Anthropologist rescues Hollywood!

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Envy is a recent film by Barry Levinson. It cost $40 million to make and it grossed $12 million in its opening American release. This is not what they call a blockbuster in Hollywood.

All the elements were promising. Larry David was a producer and Barry Levinson the director. Levinson is my idea of man of greatness, serving Baltimore as Dickens did London. His Homicide: Life in the street is a work of genius, raising the bar for popular culture. The stars of Envy are gifted and well known: Ben Stiller and Jack Black. The story is extravagantly goofy: best friends fall out after one of them strikes it rich with a new invention: Vapoorizer. Christopher Walken turns in another fine performance, throwing his cadenCES around in that mesmerizing way of his.

So what went wrong? My theory is that Levinson lost out to the anthropologists. All the creatives in the film biz engage in the close observation of everyday life. Comedians especially. And the opening 20 minutes of Envy are ethnographically delicious. Stiller and Black take turns serving up the stock facial expressions and turns of phrase of the white collar worker and suburban life. And it’s really funny if watching the stylistics of speech and conduct is what you do for a living. But if you’re not an anthropologist or a comedian, well, it’s just “nothing,” a mysteriously unexceptional recitation of the unmistakably unexceptional.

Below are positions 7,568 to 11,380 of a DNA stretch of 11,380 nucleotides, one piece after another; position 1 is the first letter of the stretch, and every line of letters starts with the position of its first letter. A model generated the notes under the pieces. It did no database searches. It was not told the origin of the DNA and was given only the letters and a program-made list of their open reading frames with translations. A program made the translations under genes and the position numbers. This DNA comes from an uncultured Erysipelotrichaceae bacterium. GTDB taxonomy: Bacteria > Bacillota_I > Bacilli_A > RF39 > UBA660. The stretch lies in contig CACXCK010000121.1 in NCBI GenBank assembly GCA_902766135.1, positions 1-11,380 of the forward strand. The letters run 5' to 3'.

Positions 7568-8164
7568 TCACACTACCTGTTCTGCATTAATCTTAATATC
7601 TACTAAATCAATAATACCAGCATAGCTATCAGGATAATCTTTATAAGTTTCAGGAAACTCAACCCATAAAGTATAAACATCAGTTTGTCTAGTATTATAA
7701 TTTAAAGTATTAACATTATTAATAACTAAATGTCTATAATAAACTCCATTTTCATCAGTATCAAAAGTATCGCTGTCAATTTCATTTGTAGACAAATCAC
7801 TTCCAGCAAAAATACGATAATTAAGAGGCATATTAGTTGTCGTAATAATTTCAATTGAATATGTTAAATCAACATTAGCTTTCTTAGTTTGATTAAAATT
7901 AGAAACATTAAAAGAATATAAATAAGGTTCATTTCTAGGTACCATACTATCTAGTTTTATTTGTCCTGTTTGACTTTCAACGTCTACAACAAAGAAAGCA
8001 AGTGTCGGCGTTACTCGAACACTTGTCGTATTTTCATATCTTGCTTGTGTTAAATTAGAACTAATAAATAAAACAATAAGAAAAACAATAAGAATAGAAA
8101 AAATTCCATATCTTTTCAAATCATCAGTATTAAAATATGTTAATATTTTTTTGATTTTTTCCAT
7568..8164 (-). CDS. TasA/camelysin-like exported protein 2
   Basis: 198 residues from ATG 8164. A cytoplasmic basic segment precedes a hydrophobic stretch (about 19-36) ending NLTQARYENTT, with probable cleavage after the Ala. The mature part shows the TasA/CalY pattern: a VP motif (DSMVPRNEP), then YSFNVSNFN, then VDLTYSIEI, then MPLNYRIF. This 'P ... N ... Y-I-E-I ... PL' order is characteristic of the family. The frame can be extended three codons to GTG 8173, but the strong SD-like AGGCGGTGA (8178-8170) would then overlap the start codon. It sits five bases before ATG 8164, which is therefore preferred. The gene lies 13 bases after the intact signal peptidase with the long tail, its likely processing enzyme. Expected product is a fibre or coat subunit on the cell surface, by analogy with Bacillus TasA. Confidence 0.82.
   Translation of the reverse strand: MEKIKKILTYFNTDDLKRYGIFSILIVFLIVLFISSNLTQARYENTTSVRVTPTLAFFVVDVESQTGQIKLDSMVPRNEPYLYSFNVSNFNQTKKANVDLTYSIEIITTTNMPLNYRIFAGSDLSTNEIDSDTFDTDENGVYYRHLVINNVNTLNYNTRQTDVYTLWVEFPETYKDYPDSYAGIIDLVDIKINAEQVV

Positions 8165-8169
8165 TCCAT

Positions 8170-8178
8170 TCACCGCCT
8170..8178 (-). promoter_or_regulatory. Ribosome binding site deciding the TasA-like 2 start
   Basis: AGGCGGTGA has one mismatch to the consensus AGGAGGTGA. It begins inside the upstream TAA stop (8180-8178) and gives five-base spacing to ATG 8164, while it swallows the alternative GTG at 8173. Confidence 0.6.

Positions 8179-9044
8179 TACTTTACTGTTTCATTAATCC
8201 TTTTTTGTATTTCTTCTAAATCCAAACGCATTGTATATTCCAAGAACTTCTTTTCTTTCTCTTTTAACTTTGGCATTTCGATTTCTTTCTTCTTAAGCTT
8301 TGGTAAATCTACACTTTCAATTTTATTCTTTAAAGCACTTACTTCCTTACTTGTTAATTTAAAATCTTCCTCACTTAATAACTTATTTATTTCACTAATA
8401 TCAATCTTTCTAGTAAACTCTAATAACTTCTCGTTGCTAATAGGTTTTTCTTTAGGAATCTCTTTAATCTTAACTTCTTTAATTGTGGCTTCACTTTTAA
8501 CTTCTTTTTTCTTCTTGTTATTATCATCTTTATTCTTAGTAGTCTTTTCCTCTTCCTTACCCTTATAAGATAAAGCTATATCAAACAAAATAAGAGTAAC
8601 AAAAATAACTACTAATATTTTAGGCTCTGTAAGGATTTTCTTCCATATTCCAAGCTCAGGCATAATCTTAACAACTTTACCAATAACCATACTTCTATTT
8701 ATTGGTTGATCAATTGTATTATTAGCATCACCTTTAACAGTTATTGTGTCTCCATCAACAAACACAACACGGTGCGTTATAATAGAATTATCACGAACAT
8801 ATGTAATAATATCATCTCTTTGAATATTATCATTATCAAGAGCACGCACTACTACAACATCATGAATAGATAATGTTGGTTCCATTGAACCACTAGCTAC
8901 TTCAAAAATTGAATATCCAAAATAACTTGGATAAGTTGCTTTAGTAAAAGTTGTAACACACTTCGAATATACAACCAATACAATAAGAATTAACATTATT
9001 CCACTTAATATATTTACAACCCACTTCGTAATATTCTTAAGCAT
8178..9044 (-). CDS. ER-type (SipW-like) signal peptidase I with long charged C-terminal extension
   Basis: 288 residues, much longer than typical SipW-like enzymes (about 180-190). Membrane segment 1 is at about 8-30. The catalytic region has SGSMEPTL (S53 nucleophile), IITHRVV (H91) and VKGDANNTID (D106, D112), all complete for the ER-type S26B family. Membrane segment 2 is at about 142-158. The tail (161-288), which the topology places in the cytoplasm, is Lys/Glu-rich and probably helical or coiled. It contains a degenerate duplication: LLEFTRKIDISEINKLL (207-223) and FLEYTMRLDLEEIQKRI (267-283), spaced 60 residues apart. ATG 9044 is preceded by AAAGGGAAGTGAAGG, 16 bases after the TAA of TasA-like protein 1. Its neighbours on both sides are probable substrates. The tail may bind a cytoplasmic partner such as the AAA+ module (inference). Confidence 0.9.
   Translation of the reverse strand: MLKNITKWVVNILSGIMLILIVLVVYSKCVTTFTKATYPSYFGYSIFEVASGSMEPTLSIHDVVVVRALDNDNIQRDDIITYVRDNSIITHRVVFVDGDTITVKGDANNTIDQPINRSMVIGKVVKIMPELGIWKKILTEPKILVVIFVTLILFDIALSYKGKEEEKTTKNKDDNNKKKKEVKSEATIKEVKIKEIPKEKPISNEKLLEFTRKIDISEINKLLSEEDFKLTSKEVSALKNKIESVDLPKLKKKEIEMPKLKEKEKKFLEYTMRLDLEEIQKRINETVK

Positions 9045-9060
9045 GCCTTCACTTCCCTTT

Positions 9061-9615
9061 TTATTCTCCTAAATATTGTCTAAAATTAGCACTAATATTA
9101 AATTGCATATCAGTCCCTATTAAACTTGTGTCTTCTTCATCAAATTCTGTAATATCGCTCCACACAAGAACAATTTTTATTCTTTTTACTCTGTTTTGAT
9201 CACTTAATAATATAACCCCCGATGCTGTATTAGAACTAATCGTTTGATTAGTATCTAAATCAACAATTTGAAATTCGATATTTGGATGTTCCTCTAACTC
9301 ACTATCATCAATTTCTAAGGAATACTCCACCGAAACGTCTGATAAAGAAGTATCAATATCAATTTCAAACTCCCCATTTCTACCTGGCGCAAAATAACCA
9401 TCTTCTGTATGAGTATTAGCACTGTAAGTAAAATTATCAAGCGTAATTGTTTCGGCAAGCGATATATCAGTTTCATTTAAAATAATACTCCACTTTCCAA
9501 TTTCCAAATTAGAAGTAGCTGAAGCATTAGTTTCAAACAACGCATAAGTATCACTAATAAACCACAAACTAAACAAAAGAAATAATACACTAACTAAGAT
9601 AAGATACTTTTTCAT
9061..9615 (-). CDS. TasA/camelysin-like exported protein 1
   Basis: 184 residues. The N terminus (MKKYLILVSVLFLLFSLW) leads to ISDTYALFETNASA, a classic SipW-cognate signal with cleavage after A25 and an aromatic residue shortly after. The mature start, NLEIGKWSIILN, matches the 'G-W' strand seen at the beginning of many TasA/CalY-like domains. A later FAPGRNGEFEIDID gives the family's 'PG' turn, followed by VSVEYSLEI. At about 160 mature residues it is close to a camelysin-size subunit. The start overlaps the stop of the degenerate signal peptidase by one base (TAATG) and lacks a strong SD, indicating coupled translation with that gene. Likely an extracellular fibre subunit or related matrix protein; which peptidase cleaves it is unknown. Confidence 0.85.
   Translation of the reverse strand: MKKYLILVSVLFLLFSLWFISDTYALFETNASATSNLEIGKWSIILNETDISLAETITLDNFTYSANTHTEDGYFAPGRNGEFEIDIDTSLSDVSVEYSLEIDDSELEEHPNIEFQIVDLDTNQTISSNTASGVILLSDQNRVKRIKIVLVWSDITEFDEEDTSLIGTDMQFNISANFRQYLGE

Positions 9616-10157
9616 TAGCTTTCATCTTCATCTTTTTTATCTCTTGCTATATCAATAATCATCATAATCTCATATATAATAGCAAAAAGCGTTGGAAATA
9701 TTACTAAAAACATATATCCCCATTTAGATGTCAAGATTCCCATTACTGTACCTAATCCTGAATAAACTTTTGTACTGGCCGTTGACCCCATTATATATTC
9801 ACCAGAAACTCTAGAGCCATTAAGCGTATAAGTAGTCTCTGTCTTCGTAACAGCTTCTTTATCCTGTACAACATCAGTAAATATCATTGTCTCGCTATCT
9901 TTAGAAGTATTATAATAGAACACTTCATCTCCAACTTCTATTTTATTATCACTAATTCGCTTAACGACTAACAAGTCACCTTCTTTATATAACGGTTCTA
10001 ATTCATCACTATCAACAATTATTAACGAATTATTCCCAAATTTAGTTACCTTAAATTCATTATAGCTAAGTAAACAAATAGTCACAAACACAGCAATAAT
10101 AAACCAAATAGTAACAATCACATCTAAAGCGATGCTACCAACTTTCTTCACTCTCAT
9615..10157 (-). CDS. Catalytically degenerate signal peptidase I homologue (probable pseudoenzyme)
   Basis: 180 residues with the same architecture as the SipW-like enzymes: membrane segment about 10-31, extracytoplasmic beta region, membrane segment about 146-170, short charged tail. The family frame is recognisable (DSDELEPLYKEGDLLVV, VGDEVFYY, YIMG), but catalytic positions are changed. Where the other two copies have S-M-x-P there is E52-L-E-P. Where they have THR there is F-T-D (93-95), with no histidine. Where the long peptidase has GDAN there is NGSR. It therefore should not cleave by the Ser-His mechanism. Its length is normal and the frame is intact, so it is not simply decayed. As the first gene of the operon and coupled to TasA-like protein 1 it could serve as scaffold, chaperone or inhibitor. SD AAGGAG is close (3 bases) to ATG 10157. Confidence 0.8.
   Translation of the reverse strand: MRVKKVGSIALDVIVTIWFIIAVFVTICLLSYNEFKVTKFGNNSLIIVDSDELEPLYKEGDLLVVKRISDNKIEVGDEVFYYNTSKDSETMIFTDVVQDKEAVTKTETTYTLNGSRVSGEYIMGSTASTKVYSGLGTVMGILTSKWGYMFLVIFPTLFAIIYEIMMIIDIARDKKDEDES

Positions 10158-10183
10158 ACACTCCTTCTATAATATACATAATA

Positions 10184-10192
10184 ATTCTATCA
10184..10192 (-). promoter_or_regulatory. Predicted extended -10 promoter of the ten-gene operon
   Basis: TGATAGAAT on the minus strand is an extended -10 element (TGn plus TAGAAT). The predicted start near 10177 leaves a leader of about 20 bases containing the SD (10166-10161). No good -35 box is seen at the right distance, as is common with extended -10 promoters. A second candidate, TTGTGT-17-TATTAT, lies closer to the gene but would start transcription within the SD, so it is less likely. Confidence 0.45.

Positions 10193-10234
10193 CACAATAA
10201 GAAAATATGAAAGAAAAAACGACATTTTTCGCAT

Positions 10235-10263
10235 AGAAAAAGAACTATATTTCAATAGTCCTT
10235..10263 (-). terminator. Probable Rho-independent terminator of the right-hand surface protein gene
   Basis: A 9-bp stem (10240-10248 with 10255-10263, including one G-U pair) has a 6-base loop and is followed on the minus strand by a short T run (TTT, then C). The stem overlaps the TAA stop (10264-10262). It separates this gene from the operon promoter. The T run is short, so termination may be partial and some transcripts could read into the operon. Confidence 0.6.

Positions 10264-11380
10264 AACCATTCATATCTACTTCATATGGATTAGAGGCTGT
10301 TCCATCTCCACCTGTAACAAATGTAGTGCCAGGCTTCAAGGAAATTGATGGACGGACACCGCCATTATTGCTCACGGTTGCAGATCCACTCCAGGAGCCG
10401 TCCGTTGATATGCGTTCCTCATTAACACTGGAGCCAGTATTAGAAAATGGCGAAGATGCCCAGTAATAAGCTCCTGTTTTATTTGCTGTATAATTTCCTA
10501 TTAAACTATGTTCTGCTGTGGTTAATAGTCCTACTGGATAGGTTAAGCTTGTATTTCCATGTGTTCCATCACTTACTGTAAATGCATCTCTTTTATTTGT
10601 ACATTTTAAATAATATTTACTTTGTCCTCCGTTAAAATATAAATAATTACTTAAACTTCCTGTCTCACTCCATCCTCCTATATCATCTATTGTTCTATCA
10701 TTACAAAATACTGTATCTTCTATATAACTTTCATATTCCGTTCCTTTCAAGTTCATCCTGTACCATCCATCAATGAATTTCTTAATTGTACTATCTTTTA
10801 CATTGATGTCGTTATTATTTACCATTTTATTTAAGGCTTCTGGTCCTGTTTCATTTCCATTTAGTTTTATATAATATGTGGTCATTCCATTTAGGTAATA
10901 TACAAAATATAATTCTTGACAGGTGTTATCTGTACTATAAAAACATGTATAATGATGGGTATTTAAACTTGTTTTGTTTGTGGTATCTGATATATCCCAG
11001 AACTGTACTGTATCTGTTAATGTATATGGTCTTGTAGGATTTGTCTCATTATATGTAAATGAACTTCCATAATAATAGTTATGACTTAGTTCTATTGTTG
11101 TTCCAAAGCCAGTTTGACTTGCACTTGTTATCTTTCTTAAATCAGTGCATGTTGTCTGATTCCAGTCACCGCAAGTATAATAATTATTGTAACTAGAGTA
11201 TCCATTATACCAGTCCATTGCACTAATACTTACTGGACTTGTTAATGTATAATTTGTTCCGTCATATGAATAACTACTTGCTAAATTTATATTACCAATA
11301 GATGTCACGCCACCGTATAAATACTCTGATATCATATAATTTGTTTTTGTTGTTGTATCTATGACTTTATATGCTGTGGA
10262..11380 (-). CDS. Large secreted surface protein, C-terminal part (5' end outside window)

Larry David’s Seinfeld and Curb your enthusiasm are both very good at excavating the obvious. David has a genius for showing how the things that shouldn’t matter prove often to be the very fissure out of which order escapes like air from a balloon. (In David’s world, there is always room for differences of opinion about the “shared” rules of everyday life. It’s funny when they are negotiable, and funnier when they’re not. Indeed, if we said to David, no more episodes about the Goffmanian rules of everyday life, his career would end. Lear/Shakespeare was wrong to say “nothing comes of nothing.” David made it pay.)

The mystery thickens. David excavates “nothing” to very good effect. Envy doesn’t. Envy makes us scratch our heads and ask, “so why am I watching this again?” David produced and help write Envy, so what happened?

We can only speculate, but when you think about Levinson’s treatment of popular culture, it is very much more indicative than David’s. In the diner scenes in Diner, for instance, Levinson demonstrates a gift for making nothing speak. All the details of guys eating together, arguing, interacting, competing…all of these nothings are made to tell the story, to recover a time (1950s/1960s) and a place (Baltimore), to signal who they are and where they, variously, live. This is nothing made voluble.

Teamed with David and the comedians (Stiller will dial it down as far as you let him), Levinson was now participating in another tradition.

It turns out that when dealing with nothing you have to choose: explode it (in the Davidian tradition), or project onto it (in the Diner tradition).

But you can’t just let it lie there. That’s a nothing from which nothing truly comes.